Isaac emailed us this photo of the Nigerian Navy SBS (Special Boat Service) special forces training with Tippmann U.S. Army Project Salvo paintball markers. These .68 caliber paintball guns are patterned after the AR-15 and include an M4-style 6 position stock and quad rails. The US Army designation is just commercial branding.



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  • BattleshipGrey

    Probably a LOT cheaper than the electronic training gear the US uses, but not very realistic for distance shooting. I’m guessing they’re only using this as a CQB training method, boarding in this case.

    • Cheaper up front but I can’t see them holding up very well against the salt water. Galvanic corrosion is going to put them out of service unless they clean them thoroughly each time, and those markers (I’m pretty sure they are A5 internals) have a lot of small non-stainless parts and springs.

      • Dracon1201

        Salvo is a Tippy 98 reskin. Also, yes.

    • Jambo

      If you look at it in the same way as we do with blank-fire training, it’s really not bad at all.

  • Patriot Gunner

    SoOoOo not operator

    • Joshua

      They are a lot more operator than I’ll ever be.

      • Patriot Gunner

        Not if your a keyboard commando. It’s a known fact that keyboard commandos are 2 tiers above paintball operators.

  • Bill

    Okaaayyy, plenty of US LE agencies train with airsoft.

  • PVT Quango

    None of the paintball guns have hoppers on them, at best they’re using these for rubber duckies (at least in this photo)

  • Better than going “Pew Pew Pew” for training I guess.

    • Y-man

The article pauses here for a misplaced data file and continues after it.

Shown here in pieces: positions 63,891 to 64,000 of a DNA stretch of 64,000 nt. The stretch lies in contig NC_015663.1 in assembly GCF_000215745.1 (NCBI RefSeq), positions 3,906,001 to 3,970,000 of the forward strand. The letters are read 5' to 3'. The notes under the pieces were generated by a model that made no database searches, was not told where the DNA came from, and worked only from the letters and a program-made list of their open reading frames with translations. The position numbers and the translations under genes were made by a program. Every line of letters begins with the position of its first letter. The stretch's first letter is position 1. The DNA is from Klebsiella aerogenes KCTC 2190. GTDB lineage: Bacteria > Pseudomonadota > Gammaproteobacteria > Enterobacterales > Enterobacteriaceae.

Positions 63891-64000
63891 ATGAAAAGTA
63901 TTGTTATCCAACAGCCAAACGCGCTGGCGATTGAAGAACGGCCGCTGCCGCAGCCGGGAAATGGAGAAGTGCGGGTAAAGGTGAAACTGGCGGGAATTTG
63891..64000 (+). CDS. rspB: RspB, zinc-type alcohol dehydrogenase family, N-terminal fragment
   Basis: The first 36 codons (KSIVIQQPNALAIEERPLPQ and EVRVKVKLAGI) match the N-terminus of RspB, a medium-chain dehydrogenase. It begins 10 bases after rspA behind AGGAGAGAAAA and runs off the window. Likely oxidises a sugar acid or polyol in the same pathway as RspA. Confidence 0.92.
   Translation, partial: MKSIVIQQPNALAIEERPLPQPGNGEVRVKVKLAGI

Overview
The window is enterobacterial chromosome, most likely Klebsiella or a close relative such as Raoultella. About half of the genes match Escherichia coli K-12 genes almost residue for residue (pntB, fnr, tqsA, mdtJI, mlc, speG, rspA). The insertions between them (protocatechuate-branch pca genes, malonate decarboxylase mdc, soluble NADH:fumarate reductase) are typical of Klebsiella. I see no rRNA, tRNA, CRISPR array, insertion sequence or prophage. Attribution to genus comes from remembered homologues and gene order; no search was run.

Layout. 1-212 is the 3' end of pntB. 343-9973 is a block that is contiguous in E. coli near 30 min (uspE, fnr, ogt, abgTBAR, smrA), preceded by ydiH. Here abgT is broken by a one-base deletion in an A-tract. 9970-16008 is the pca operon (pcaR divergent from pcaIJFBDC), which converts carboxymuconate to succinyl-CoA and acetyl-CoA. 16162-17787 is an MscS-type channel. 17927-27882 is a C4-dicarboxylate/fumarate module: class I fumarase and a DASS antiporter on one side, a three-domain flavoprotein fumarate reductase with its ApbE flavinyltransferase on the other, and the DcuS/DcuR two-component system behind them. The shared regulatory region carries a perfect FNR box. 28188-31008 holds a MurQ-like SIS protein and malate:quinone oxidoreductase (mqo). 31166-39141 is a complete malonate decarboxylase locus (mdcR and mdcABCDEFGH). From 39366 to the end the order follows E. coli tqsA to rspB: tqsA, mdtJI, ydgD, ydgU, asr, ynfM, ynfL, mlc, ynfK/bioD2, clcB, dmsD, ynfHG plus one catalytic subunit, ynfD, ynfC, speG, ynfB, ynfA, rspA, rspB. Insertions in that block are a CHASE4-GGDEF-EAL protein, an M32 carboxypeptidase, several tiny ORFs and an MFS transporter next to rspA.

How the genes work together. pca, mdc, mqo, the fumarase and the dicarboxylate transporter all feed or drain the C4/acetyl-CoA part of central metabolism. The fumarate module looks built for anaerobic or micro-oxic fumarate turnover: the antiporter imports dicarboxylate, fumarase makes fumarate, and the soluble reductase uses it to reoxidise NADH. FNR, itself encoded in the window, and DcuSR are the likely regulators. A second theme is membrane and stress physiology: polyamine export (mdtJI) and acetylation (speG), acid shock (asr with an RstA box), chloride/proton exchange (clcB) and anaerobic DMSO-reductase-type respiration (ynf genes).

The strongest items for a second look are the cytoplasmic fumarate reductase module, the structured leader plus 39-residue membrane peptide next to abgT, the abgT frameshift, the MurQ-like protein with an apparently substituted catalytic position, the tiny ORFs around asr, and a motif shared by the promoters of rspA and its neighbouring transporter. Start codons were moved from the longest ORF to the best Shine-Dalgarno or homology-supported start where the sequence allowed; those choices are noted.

When I was in military school, we had a bit of a dilemma when on Attack [Assault, Ambush] training.
      When we would fire the 7.62×51 blanks at the “Enemy” forces [Ably led, ALWAYS, by Sergeant Dim, in his Tanker Coveralls] and there would ALWAYS be arguments as to who hit whom… [There were no scoring equipment, and umpires would simply point at people at random, based on their lack of cover or such: and say: “Hey you – ‘safety’ your rifle, you don die… “]
      This went on a lot, until we learnt to cut the tip of the plastic blank rounds, leaving narrow strips on both sides, and sometimes taping the completely cut-off tip with masking tape…
      After then: it was almost always: “BANG!”
      Then – “Yeeee!!!” [Nigerian for “Ouch!”]

      No more arguments! Plenty of band-aids!
      It was a wonder none of us were blinded. The marvels of youth!

  • Y-man

    Basically using them in similar fashion to the Blue Guns in other forces.
    I am proud of their trigger discipline!

  • Bill

    My issue is having a grappling hook hung on the gunwale of what looks to be a RHIB. If it slipped off it wouldn’t do much damage, but…and they hurt when you fall on them.

    • Mad Marsupial

      It’s hard to see with the photo, but the hook is on the end of a pole and is probably some distance (1-2m) away from the inflatable pontoons.

      • Y-man

        I think that hook is actually being held out on a pole, preparing to grapple…

  • David

    US Army branded paintball guns you see in Academy, logo on the side.

  • Darhar M.

    Nothing really new here. We did Ships Self Defense Force and Raiding Party training on old WWII ships that were moored at the Philly Naval Base in the early 90’s using relatively primitive paint ball guns for weapons. It was great training and fun.

  • Carter

    Tippmann Army Alpha Blacks. The feed elbows look capped which is a bit more realistic–not having to fight a big honking hopper around. The setup could still carry several paintballs.